The hole in this coin with an image of the Byzantine empress Irene suggests it may have been worn on a necklace.
Photo: Princeton University Numismatic Collection, Special Collections, Firestone Library
The University’s numismatics collection connects scholars to the past with valuable research tools

The gold coin is a forceful assertion of power despite being only three-quarters of an inch in diameter and a sixth of an ounce in weight. Struck around A.D. 800 in Constantinople, the Byzantine empress Irene appears on both sides wearing a crown topped with a cross and holding a crucifer in one hand and an orb and cross in the other.

A few years earlier, a similar image of Irene appeared on a gold coin whose other face showed her son and co-regent Constantine VI. But in 797, Irene had her son seized, blinded, and imprisoned in order to become the empire’s sole ruler, said Teresa Shawcross, an associate professor of history and Hellenic studies at Princeton.

The small hole on one edge of the later coin suggests another thread of Byzantine history. Constantine’s father, Leo IV, who married Irene in 768 and died in 780, opposed the veneration of icons in Christian worship, but Irene strongly supported the practice and helped firmly embed it into Orthodox Christianity, Shawcross said. The hole may have been made by a believer who wore the coin on a necklace and kissed the image of Irene as an icon.

With the coin that dates to around 800, Irene “is making a very clear statement: I am the empress,” said Grace Chung ’23, a student of Shawcross who is using the coin in her thesis research. “It’s a very strong image of power, authority, and Christian rule.”

The solidi — gold coins introduced by the Roman emperor Constantine in the 4th century and used for the next 600 years — are two of more than 20,000 Byzantine coins in Princeton’s numismatic collection, the world’s largest trove of Byzantine coins.

These objects aren’t just old money from a bygone empire; they reflect changes in political power, religious practice, and gender relations. Thanks to digital technology, the coins are being made available to researchers around the world. And for both scholars and students, the coins give physical form to the history of late antiquity.

Princeton acquired almost all of its Byzantine coins in three tranches, said Alan Stahl, the curator of the University’s numismatics collection, housed on the C Floor of Firestone Library. From 1932 to 1939, Princeton sponsored an excavation of a store at the ancient and medieval city of Antioch in present-day Turkey and still holds about 24,000 coins from that expedition, about 3,000 of which are from the Byzantine Empire.

In 2016, the library bought 5,280 Byzantine coins from Peter Donald, a retired British government employee whose collection had been “whispered about as legendary for the last 50 years,” Stahl said. One of Donald’s friendly rivals in collecting was Chris B. Theodotou, who suffered a fatal heart attack in 1987 as he and Donald were walking from one London coin dealer to another. Last year, the Theodotou family sold Princeton the collection, which includes 11,256 coins primarily from the Byzantine Empire between A.D. 500 and A.D. 1453. More than 90% of Princeton’s Byzantine coins are bronze.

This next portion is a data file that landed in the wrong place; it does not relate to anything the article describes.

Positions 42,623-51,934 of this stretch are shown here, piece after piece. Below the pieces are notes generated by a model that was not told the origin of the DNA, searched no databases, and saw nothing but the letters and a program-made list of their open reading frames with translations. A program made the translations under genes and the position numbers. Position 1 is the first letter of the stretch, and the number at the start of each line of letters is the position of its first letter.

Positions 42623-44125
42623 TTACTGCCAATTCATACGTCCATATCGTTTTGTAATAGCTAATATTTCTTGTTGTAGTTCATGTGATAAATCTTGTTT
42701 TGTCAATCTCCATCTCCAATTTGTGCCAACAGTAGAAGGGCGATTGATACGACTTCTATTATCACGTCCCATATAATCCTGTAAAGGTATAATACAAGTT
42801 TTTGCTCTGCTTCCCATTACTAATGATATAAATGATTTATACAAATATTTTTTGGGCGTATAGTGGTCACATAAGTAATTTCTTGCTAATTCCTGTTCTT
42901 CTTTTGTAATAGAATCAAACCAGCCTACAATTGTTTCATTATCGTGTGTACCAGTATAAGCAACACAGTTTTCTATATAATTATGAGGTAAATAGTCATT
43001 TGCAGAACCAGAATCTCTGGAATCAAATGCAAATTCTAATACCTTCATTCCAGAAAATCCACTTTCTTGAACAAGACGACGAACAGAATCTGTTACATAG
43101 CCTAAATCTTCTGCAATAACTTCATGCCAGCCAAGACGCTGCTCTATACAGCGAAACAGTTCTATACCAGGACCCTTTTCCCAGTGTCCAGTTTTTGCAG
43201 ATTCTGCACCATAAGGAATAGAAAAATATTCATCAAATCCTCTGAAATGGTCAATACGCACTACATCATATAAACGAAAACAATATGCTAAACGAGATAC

Stahl said Princeton spent about $500,000 to buy the two collections. The Seeger Center for Hellenic Studies provided half of the funding, and the Friends of Princeton University Library supported the acquisition. In addition to paying for the purchases, Stahl said, “The other aspect we’ve taken seriously is total cost of ownership. It costs money to buy 18,000 coins, but to get them usable, cataloged, and digitized is another pot of money. We’re not just amassing and acquiring, we’re setting up a scholarly apparatus whereby the collection will be shared over the internet with everyone.”

The aim is to have not only all of the Byzantine coins viewable online, as the coins featuring Irene and Constantine VI are, but Princeton’s entire numismatics collection of 115,000 coins, tokens, medals, and bank notes. To date, about 15,000 of those objects have been digitized and are searchable on the library’s website.

Princeton hired Elena Baldi, an expert on Byzantine coins, to oversee its cataloging, some of which is done by undergraduates who also work on other parts of the numismatics collection at a student hourly wage of $17.50.

Chung cataloged coins from the Roman Empire, the Carolingian Empire, and various Greek city-states. “You felt like you were doing research in a very unique way,” she said. “You’re connected to an older story that’s happened since the coin was minted.”

Scholars use coins in many ways, said Jack Tannous *10, an associate professor of history and Hellenic studies at Princeton. “For economic historians, coins are hugely important because they help you get at the nature of the state and how the state wields power,” he said. “To understand how the Byzantine economy functioned, and how the government presented itself and how emperors presented themselves ideologically, coins are essential.”

Like many professors, Tannous brings his classes to the numismatics collection. “To hold an object that a person who lived in the Roman Empire used to pay their taxes or buy bread gives you this sense of connection with the past,” he said.